The production of radioisotopes used in medicine has continued during the Covid-19 pandemic. But hospitals could face shortages due to bottlenecks in transport and distribution, the International Atomic Energy Agency (IAEA) said this week.

The issues were highlighted following an IAEA survey of research reactors that produce radioisotopes.

"The survey conducted by the IAEA shows that most major actors continue to produce radioisotopes, as the production facilities have been defined as essential by the relevant governments," said Ram Sharma, acting head of the research reactor operation and maintenance section at the IAEA.

"Most research reactors whose production of radioisotopes is vital for health care to continue to operate, in line with the relevant IAEA Safety Standards, after having introduced measures to prevent the effects and spread of coronavirus," said Amgad Shokr, head of the research reactor safety section at the IAEA.

But at the same time, due to the pandemic, many airlines are no longer operating, and borders are closed, which affects the global distribution of medical radioisotopes.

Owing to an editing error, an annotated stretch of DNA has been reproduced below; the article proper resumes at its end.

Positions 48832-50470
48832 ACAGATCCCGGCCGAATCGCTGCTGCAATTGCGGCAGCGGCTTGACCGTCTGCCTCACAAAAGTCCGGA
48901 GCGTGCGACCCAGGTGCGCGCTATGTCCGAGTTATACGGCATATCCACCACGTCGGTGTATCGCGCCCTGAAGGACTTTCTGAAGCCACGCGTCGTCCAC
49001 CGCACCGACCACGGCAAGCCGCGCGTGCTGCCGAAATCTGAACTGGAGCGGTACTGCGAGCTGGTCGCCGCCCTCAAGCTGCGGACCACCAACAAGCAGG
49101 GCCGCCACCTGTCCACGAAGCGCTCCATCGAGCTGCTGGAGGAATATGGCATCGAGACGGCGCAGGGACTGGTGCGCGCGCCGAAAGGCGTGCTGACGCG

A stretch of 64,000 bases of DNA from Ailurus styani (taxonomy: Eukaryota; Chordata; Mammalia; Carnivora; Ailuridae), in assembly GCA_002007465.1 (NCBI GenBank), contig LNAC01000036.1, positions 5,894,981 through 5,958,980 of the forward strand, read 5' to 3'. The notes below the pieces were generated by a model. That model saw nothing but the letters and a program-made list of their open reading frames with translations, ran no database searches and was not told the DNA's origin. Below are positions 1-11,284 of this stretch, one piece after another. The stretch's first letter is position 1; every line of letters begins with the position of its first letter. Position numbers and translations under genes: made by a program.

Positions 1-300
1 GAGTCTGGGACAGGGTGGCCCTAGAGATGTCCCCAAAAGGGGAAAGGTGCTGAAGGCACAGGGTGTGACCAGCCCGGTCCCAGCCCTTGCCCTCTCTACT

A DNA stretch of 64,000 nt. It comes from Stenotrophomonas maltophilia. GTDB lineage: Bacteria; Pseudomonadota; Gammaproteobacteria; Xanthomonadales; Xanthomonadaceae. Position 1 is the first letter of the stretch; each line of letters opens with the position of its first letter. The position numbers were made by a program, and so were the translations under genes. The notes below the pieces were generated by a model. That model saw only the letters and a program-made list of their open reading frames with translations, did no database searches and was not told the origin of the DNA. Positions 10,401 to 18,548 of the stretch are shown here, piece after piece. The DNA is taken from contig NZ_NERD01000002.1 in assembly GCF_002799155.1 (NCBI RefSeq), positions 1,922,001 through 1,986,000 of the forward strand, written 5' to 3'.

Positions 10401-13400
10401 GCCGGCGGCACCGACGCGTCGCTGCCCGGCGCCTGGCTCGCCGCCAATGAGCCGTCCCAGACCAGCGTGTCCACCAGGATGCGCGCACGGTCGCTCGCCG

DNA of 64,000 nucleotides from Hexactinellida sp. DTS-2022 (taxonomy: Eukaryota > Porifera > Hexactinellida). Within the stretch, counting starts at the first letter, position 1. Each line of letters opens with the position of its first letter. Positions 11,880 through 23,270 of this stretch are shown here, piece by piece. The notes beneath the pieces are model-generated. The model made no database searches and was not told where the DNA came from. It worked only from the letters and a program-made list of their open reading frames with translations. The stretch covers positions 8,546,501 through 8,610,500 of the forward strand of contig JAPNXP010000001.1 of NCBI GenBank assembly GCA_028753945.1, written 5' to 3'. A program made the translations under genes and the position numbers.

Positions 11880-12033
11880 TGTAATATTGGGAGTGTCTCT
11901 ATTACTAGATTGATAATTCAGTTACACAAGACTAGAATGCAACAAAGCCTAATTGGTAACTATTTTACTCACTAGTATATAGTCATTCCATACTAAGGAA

"The IAEA is working to assess the present need of medical radioisotopes, as most research and education activities using isotopes have been put on hold, and many hospitals have delayed diagnosis applications," IAEA said.

A webinar is planned with stakeholders from around the globe on 23 April to help define needs, share best practices of operations and identify means to ease the bottlenecks.

South Africa reduces radioisotope production

South African government announced a national lockdown as of 27 March 2020 to prevent the spread of the Covid-19 virus. Medical radioisotopes are classified as essential products and, as such, research reactor SAFARI-1 and NTP Radioisotopes continue operations to produce them.

Both sites implemented operational restrictions to curb the spread of Covid-19. But despite these measures, production is below capacity, due to challenges in the cross-border distribution of the radioisotopes. Some production batches had to be cancelled due to the cancellations of flights. If further cancellations occur, SAFARI-1 may consider scaling down the operation of the reactor and may even consider a temporary shutdown.

"We would need help to assist the isotope distribution chain around the world to get the product to users worldwide," said Koos du Bruyn, Senior Manager of the SAFARI-1 Research Reactor at the South African Nuclear Energy Corporation (NECSA).

While some countries and companies are organising charter flights for the delivery of radiopharmaceuticals, not all governments can afford that, Osso Junior, head of the Radioisotope Products & Radiation Technology Section at the IAEA said.

Photo: A researcher at Indonesia’s National Nuclear Agency (BATAN) is using a hot cell to prepare a radiopharmaceutical. (Photo: M. Gaspar/IAEA)